Thailand's King Bhumibol Adulyadej, the world's longest reigning monarch, has died aged 88, the palace has confirmed.
Bhumibol was the only king most Thais have ever known
PM says talk of succession can wait
King Bhumibol was widely seen as a unifying force in a fractured political landscape
PM urges vigilance throughout the country to maintain security
"His Majesty has passed away at Siriraj Hospital peacefully," the palace said, adding he died at 3:52pm (local time) on Thursday.
The palace did not give a reason for his death. His reign lasted more than 70 years.
Anxiety about the king's health and the succession has formed the backdrop to over a decade of political upheaval in Thailand that has included two coups.
He was seen as a force for unity, and there have long been concerns that without him the country's divisions could worsen.
Thai Prime Minister Prayuth Chan-ocha said that an heir to King Bhumibol had been designated since 1972, and later announced that the king's son — Crown Prince Maha Vajiralongkorn — had confirmed that he would perform his duties as heir to the throne.
But Mr Prayuth said that talk of King Bhumibol's succession should wait, and that the Crown Prince had asked for time to mourn with the Thai people.
"When the right time comes, the Crown Prince confirmed that he has realised his duty and will continue to perform his duty as the heir to the throne," Mr Prayuth said.
"Let us wait for the right time."
Mr Prayuth, wearing a black suit and tie, urged Thais to love one another and protect "the father's land".
Thailand will officially mourn for one year, and flags will fly at half mast for the next 30 days.
Thailand mourns as King's death leaves political uncertainty
More than 1,000 people gathered at the hospital where the king had been staying — many of them started to cry as the news of his death broke.
"I feel so saddened by this news," Apinut Jaroonpipatkul, a 25-year-old medical student, said. "He has given so many things to the country."
King Bhumibol was viewed by many in the majority Buddhist nation as a bodhisattva, or holy being who delays entering nirvana to aid the human race.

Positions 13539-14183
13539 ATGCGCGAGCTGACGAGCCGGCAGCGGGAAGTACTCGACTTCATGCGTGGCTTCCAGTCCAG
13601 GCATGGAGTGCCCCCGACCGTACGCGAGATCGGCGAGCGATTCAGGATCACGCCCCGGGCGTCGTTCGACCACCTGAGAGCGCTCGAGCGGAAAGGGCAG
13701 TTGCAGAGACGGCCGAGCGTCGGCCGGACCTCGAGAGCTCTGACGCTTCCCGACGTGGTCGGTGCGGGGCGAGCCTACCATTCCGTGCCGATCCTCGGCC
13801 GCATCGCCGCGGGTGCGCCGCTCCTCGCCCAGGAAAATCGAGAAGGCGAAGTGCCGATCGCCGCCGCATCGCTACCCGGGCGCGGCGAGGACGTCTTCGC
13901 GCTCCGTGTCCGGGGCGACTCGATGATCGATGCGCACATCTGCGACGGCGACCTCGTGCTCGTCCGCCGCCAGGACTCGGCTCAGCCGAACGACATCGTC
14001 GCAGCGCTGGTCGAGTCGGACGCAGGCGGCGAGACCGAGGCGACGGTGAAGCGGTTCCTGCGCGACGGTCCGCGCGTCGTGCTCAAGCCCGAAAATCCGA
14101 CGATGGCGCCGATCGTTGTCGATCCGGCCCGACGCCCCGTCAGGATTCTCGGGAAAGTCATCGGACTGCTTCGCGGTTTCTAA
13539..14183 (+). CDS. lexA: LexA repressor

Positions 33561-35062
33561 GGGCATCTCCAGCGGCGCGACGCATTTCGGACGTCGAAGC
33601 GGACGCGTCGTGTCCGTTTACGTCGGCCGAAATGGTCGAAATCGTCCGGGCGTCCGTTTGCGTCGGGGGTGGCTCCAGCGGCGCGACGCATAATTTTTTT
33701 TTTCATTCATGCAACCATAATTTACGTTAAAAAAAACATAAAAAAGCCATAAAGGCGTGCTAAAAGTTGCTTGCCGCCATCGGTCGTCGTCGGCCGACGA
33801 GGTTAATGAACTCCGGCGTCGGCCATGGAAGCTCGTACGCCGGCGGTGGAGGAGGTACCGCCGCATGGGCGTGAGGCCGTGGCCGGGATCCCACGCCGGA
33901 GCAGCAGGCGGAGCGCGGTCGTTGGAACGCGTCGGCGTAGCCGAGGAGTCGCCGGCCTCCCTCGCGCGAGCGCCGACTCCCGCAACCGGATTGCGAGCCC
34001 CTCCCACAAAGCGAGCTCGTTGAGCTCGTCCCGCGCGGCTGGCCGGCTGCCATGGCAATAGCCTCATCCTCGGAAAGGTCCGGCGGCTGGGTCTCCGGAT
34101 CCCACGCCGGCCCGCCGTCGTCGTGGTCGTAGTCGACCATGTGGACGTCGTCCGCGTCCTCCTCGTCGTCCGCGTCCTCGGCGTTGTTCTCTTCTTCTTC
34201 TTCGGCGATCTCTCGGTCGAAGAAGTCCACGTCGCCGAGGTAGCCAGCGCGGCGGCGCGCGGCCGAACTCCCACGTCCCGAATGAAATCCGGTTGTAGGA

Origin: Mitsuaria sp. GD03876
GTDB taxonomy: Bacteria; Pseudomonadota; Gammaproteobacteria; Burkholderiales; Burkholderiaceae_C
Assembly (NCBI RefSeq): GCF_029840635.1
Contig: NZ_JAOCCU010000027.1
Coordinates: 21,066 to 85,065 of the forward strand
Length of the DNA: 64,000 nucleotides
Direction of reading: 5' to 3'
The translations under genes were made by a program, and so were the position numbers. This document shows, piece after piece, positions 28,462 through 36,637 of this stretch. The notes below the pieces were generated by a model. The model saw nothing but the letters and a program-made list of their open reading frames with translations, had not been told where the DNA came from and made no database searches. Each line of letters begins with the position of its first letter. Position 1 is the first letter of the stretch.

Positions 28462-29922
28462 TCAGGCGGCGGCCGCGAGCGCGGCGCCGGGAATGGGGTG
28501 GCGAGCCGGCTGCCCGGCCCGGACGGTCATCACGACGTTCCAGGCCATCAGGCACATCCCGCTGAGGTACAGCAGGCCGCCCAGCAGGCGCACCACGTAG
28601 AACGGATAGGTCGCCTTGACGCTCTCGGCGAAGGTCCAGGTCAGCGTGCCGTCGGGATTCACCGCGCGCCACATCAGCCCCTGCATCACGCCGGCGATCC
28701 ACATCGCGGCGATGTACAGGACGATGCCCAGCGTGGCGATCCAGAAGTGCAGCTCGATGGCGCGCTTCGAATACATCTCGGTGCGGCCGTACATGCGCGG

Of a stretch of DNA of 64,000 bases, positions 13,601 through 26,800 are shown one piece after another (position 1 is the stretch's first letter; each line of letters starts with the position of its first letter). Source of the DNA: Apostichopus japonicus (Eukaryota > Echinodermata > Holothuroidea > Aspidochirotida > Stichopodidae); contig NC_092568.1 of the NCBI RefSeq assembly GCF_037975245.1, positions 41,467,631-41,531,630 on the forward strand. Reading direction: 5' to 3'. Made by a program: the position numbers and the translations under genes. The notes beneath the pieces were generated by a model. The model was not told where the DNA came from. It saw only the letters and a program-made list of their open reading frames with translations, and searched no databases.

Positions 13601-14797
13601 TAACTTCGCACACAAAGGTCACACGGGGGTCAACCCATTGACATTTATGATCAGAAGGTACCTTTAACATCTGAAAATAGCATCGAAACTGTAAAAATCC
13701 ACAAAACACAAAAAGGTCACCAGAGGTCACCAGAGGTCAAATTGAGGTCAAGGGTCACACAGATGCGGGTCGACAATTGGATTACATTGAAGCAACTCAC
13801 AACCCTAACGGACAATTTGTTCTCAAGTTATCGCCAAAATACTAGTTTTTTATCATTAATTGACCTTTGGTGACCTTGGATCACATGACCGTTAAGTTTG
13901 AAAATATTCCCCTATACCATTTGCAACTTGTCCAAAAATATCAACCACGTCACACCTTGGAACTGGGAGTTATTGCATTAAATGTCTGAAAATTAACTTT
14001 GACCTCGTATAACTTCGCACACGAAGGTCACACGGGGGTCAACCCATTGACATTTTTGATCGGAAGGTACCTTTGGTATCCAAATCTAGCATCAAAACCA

Most Thais have known no other monarch and his picture is hung in almost every house, school and office across the kingdom.
Members of Thailand's National Assembly met late on Thursday for a special session following news of the king's death — they reportedly stood in silence for nine minutes.
"Today there is nothing. We are preparing for the next steps," Peerasak Porjit, vice president of the National Legislative Assembly, said.
Mr Prayuth however urged vigilance throughout the country to maintain security.
The King had been treated for various ailments over the past year at Bangkok's Siriraj Hospital — his home for much of the past year — and was last seen in public in January, when he spent several hours visiting his palace in the Thai capital.
On Saturday the King was given haemodialysis — a way of cleansing the blood of toxins, extra salts and fluids — which made his blood pressure drop occasionally, the palace said.
King Bhumibol was just 18 when he took the throne unexpectedly in 1946.
Though he had no real power, since the absolute monarchy ended in 1932, King Bhumibol was seen as a unifying force.
His long reign remained the backdrop to decades of political upheaval, including a coup two years ago when army generals seized power.
With the king's passing, the world's longest reigning living monarch is Queen Elizabeth II, who ascended to the British throne in 1952.
Photo: Well-wishers held pictures of Thailand's King Bhumibol Adulyadej at the Siriraj hospital. (Reuters: Athit Perawongmetha, file)
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